Miss Pym and a Friend

Miss Pym and a Friend

Saturday, June 25, 2011

For Lovers of Dracula; Some not so Excellent Men and Women

THE WOLD NEWTON UNIVERSE The Anno Dracula Character GuideCompiled by Win Scott Eckert and various diverse handsVisit The Official Kim Newman Website Read about the influence of Philip José Farmer's theories on Kim Newman's Anno Dracula series.
Dead Travel Fast is Kim Newman's first American collection of short stories: "A Drug on the Market"; "Tomorrow Town"; "The Original Dr Shade"; "Famous Monsters"; "Organ Donors"; "Going to Series"; "Angel Down Sussex"; "Dead Travel Fast"; "Amerikanski Dead at the Moscow Morgue";and "The Big Fish." USA: Dinoship, Inc., 2005, PB.

Order it from: Amazon.com or Amazon.co.uk.
This anthology is sure to be of interest to fans of both the Anno Dracula series and the Wold Newton Universe:
"Dead Travel Fast": What was the Count doing in London while he was "off-screen" during the events of Bram Stoker's Dracula? This story doesn't contradict anything in the Anno Dracula continuity.
“Famous Monsters”: A Martian actor recalls the Second War of the Worlds where Earth forces, in alliance with the Selenites (from Wells’ The First Men in the Moon) used cavorite to defeat the Martians.
"Angel Down Sussex": Autumn 1925. Edwin Winthrop and Catriona Kaye continue their work on behalf of the Diogenes Club, which is becoming the occult investigative arm of the British Secret Service, dealing with the apparently inexplicable. Charles Beauregard is still in charge of the Diogenes Club section of the BSS. Catriona mentions Dr. Martin Hesselius and Dr. Silence. Sir Arthur Conan Doyle and Aleister Crowley also figure in the case, which involves “Little Grey People” and mysterious undertakers who appear out of nowhere, all dressed in black with tops hats and smoked glasses covering their eyes.
Dr. Hesselius was a German psychic physician introduced in J. Sheridan Le Fanu’s “Green Tea” first published in the periodical All the Year Round (1869). Algernon Blackwood created and wrote the stories featuring the occult investigator Dr. John Silence. This crossover brings both characters into the WNU. The Diogenes Club appeared in Doyle and Watson’s tales of Sherlock Holmes. It is specifically stated that Sherlock Holmes and Mycroft Holmes are real people in relation to the man who brought their stories to the public, Doyle. The Little Grey People are possibly alien “grey” aliens as depicted in The X-Files and elsewhere. If so, then the “greys” visited Earth much earlier than 1947 (the Roswell incident). The undertakers evoke what later will be termed the “Men in Black.”
"The Big Fish": February 1942. In the rain-swept coastal town of Bay City, L.A. private eye Philip Marlowe has a brush with the Deep Ones and becomes one of the few people to lay eyes on The Necronomicon. Also appearing are Edwin Winthrop, agent of a special section of British Intelligence especially assigned to deal with Cthulhuoid horrors, and his vampire partner, Geneviève Dieudonné. Special Agent Finlay of the “Unnameables” Section of the FBI is also part of the anti-Cthulhu task-force.
A direct sequel to H.P. Lovecraft’s “The Shadow Over Innsmouth,” and is one of the most skillful crossover pastiches I’ve ever read. The section of the FBI that employs Finlay is undoubtedly a precursor of the modern X-Files section. Edwin Winthrop and Genevieve Dieudonné are Wold Newton Universe versions of their counterparts in the Anno Dracula Universe (ADU), just as Charles Beauregard is a WNU version of his ADU counterpart in All-Consuming Fire. Furthermore, “The Big Fish” cannot take place in the ADU because Marlowe and Genevieve meet for the first time in 1977 in that Universe; see Newman’s story “Castle in the Desert.”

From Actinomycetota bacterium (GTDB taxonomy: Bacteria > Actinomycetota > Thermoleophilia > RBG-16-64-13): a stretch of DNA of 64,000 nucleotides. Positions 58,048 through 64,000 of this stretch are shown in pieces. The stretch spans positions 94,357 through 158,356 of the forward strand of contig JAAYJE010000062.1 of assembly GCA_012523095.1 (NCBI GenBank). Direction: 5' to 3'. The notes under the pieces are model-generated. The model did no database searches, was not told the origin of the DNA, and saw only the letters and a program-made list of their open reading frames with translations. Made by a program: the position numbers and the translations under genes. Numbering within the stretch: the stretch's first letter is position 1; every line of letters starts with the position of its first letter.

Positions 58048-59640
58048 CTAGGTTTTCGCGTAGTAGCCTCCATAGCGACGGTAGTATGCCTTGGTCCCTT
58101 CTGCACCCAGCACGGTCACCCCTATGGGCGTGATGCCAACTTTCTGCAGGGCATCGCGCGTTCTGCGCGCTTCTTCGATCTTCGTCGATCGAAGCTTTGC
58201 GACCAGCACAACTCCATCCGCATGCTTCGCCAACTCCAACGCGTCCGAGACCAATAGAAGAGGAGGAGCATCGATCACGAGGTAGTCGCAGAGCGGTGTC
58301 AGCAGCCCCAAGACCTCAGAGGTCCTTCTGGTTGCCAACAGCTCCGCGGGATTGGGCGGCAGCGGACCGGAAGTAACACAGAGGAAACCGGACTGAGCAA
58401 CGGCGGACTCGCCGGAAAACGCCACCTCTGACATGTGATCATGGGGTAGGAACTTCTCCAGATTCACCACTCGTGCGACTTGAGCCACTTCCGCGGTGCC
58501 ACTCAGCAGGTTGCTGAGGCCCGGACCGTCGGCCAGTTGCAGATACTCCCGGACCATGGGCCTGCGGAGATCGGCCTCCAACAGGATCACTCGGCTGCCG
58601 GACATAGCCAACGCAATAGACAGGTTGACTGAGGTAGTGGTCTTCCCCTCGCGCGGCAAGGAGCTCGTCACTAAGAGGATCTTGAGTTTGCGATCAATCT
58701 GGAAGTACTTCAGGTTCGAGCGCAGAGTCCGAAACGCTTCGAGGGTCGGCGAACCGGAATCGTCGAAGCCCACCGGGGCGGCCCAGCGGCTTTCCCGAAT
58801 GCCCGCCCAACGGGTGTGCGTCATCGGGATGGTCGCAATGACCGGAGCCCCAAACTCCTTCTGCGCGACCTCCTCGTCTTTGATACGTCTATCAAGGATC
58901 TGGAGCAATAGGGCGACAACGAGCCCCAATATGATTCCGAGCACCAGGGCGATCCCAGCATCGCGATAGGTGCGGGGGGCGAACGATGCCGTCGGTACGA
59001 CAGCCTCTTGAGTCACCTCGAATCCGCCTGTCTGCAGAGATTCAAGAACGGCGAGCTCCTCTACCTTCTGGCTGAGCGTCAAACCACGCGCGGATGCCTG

The Anno Dracula series features a virtual cornucopia of Wold Newton-related characters. There are three novels and six novellas (so far) by Kim Newman, set in an alternate universe where Dracula married the Queen and wielded great power in Victorian England. The three books are: Anno Dracula, The Bloody Red Baron, and Judgment of Tears: Anno Dracula 1959 (aka Dracula Cha Cha Cha).
Below is a list of characters appearing in this alternate universe (I'm sure I'll miss some references, so please feel free to contact me if you identify any others).
1888 Anno Dracula
· Dracula, et al. from Stoker's Dracula
· Jack the Ripper
· Sherlock Holmes (Mycroft Holmes, Inspector Lestrade, the Diogenes Club (a front for the Secret Service, as it also is in the WNU), Professor Moriarty, Colonel Moran)
· Admiral Sir Mandeville Messervy (an obvious ancestor of Admiral Sir Miles Messervy, "M," from the James Bond novels)
· Waverly (an "avuncular figure," clearly an ancestor of Alexander Waverly, who headed the New York Headquarters of U.N.C.L.E.)
· Dr. Fu Manchu and his Si-Fan criminal organization
· Dr. Henry Jekyll / Mr. Hyde (from Stevenson's Dr. Jekyll and Mr. Hyde)
· A. J. Raffles ("the amateur cracksman")
· Griffin (from H.G. Wells' The Invisible Man)
· Dr. Nikola (the villain of Guy Boothby's novels)
· Reid, the designer of a particular type of silver bullet (this would be John Reid, The Lone Ranger)
· Dr. Moreau (from H.G. Wells' The Island of Doctor Moreau)
· Clayton, the cabdriver (see P.J. Farmer's Tarzan Alive, Addendum 1, wherein Professor H. W. Starr, in his article A Case of Identity, or The Adventure of the Seven Claytons, concludes that John Clayton, the cabdriver from Watson's / Doyle's The Hound of the Baskervilles, is actually the fifth Duke of Greystoke and the grandfather of the eighth Duke of Greystoke, Tarzan)
· Rupert of Hentzau (from the novel of the same name, by Anthony Hope, and the sequel to Hope's The Prisoner of Zenda)
· Allan Quatermain (H. Rider Haggard's adventurer and explorer)
· Lord John Roxton (Doyle's explorer and associate of Professor Challenger)
· Lord Ruthven (from the 1819 novel The Vampire by Dr. John Polidori)
· Johnny Upright (a character in Jack London's People of the Abyss)